The coming of the railways somehow passed Burford by and when the last stage coach passed through in 1850 and the agricultural depression killed the market in 1870, the town fell into decline. And so it remained until the coming of the motor car rekindled an interest in rural England and brought Burford back to life.
Still wonderfully unspoilt, the town of today seems to leave its mark on anyone who has lived in or visited it. A Mayor and Town Council have replaced the original Burgesses and Aldermen. There are still a large number of pubs, restaurants and hotels catering for all tastes among residents and visitors. The shops provide a good selection of produce, clothing, and period furniture; and includes the oldest chemist shop in the Country. High Street chains have yet to make a significant impression on Burford, which adds to its uniqueness and helps make it an enduring place to live, work and visit.
The first certain reference to Burford is in the Domesday Book of 1086. Around1090, during the reign of William Rufus, Burford was granted a Charter by the forward-thinking Robert Fitzhamon. This was one of the earliest Charters in the country and gave the men of Burford various rights - to hold a market, rent out their property and sell or bequeath leases as suited them; and it removed them from the ancient feudal system. Run by a merchant guild and presided over by an Alderman, the town honoured its founder by taking as its seal Fitzhamon’s coat of arms and, despite its modest size, Burford has remained a town for over nine hundred years.Records and Charters dating from these early years are now housed in the Tolsey Museum on the High Street.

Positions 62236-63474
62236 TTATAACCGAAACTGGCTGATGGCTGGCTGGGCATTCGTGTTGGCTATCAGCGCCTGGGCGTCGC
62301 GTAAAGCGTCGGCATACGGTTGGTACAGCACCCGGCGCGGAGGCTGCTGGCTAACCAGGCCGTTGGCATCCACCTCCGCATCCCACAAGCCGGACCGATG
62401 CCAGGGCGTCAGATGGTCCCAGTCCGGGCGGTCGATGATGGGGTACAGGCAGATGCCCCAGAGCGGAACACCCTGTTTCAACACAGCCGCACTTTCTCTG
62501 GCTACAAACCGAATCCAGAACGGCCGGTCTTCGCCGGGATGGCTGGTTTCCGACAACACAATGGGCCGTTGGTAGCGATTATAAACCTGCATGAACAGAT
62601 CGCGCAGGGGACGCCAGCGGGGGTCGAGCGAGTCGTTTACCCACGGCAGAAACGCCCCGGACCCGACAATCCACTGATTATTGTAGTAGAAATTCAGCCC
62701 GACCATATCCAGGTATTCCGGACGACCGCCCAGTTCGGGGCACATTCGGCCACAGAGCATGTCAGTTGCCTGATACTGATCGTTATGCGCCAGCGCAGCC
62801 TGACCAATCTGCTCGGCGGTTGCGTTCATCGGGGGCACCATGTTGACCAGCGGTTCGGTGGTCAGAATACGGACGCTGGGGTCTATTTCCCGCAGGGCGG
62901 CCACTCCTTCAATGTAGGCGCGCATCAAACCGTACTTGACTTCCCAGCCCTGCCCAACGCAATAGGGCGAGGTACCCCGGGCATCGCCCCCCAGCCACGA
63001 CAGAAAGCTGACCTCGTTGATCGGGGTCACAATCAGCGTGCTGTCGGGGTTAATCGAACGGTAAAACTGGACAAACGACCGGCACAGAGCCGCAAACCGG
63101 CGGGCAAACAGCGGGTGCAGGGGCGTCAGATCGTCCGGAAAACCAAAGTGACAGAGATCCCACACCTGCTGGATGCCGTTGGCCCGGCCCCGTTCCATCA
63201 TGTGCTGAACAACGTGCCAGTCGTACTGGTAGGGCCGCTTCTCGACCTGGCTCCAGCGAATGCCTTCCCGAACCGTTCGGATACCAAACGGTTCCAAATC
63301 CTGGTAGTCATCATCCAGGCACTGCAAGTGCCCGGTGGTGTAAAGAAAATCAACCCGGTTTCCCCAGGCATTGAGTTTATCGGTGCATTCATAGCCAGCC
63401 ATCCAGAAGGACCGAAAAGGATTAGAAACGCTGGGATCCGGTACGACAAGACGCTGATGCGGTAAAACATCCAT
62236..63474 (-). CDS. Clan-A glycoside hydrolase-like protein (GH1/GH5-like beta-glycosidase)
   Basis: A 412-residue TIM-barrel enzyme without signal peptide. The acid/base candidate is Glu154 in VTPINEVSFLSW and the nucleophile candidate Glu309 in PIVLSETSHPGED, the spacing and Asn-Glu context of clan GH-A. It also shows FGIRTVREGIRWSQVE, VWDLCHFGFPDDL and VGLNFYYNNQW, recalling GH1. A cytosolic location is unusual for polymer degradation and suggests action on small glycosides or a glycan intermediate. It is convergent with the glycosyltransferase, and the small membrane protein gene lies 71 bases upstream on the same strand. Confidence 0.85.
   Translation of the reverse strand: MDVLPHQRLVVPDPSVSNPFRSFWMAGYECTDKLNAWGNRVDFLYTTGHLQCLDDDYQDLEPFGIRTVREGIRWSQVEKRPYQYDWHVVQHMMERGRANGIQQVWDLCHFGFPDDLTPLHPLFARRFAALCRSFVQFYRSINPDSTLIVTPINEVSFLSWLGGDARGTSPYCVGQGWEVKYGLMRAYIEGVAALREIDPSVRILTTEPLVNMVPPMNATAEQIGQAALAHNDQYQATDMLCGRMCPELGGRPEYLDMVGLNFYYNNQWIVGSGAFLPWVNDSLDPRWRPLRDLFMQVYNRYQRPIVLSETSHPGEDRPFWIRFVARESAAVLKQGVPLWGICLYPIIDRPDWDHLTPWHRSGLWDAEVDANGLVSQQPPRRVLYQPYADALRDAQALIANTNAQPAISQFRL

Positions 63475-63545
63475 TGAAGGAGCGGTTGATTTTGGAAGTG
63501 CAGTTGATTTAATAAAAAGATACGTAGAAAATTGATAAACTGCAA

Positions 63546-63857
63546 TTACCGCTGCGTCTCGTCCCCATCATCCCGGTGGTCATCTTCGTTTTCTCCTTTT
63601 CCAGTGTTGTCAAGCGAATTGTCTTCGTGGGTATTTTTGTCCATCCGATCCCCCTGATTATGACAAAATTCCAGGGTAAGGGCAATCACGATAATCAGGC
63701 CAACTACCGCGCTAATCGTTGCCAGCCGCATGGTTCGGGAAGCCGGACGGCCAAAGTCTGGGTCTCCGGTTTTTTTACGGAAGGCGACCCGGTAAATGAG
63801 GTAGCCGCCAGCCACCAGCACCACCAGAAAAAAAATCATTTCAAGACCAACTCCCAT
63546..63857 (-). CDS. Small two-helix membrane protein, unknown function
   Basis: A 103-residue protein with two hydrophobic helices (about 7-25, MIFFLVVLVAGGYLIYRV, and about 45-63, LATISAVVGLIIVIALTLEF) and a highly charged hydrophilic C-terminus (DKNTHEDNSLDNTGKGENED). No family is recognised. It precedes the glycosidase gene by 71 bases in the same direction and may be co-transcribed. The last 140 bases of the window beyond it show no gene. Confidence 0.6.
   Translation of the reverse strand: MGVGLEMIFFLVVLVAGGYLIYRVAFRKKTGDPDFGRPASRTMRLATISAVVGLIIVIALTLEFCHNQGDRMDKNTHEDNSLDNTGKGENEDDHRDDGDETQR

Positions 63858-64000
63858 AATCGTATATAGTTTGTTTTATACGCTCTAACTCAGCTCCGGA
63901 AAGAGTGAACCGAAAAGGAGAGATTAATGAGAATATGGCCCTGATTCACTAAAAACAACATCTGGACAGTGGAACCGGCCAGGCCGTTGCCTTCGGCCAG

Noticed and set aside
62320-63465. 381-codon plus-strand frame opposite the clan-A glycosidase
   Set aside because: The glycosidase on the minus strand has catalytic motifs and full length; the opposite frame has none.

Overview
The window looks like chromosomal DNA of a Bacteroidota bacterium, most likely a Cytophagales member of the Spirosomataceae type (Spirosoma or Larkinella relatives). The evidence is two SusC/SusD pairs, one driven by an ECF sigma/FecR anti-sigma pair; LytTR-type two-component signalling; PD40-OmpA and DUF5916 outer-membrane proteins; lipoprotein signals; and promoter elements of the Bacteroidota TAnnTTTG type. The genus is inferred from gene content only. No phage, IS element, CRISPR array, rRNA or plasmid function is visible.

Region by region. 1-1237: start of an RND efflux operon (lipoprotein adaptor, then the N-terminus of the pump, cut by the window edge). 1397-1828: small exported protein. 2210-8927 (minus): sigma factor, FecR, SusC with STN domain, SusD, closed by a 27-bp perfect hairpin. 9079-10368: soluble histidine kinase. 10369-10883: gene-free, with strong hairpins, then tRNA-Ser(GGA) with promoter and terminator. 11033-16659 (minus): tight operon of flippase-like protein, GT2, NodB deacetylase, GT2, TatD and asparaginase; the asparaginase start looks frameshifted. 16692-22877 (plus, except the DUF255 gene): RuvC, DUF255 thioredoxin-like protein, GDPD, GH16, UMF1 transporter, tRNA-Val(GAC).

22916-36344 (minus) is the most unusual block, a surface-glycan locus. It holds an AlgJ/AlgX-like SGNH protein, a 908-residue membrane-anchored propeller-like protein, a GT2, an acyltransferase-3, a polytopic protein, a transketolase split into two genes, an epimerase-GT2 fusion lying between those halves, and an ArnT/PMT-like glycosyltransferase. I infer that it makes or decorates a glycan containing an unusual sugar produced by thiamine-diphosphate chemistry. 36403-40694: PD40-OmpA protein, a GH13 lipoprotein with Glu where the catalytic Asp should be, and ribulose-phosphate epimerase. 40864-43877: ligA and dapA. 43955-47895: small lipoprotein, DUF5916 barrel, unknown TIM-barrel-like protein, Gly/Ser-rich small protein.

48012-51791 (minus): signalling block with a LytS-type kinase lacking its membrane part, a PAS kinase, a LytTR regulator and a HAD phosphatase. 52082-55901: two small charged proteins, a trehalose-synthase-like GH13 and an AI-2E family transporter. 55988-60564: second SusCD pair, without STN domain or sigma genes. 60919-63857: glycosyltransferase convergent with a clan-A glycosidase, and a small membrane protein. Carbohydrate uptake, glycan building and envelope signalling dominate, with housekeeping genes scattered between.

The market, and therefore the town, developed over the centuries to incorporate all the local industries. From sheep farming came wool, the mills, the weavers, tanners and, at one time, the best saddle-makers in Europe. From agriculture came the flourmill and a reputation for being the best and most innovative farmers in the Country. Local stone produced stonemasons and builders. And to wet all those thirsty throats was the brewery, now sadly gone, together with the annual fairs and the race course which once made Burford one of the four wealthiest towns in the county.
Burford’s geographical position on a major north/south and east/west crossroads ensured visitors were frequent and trade was buoyant and at one time nearly every famous coach in the south of England passed through the town, enjoying its countless inns and hostelries.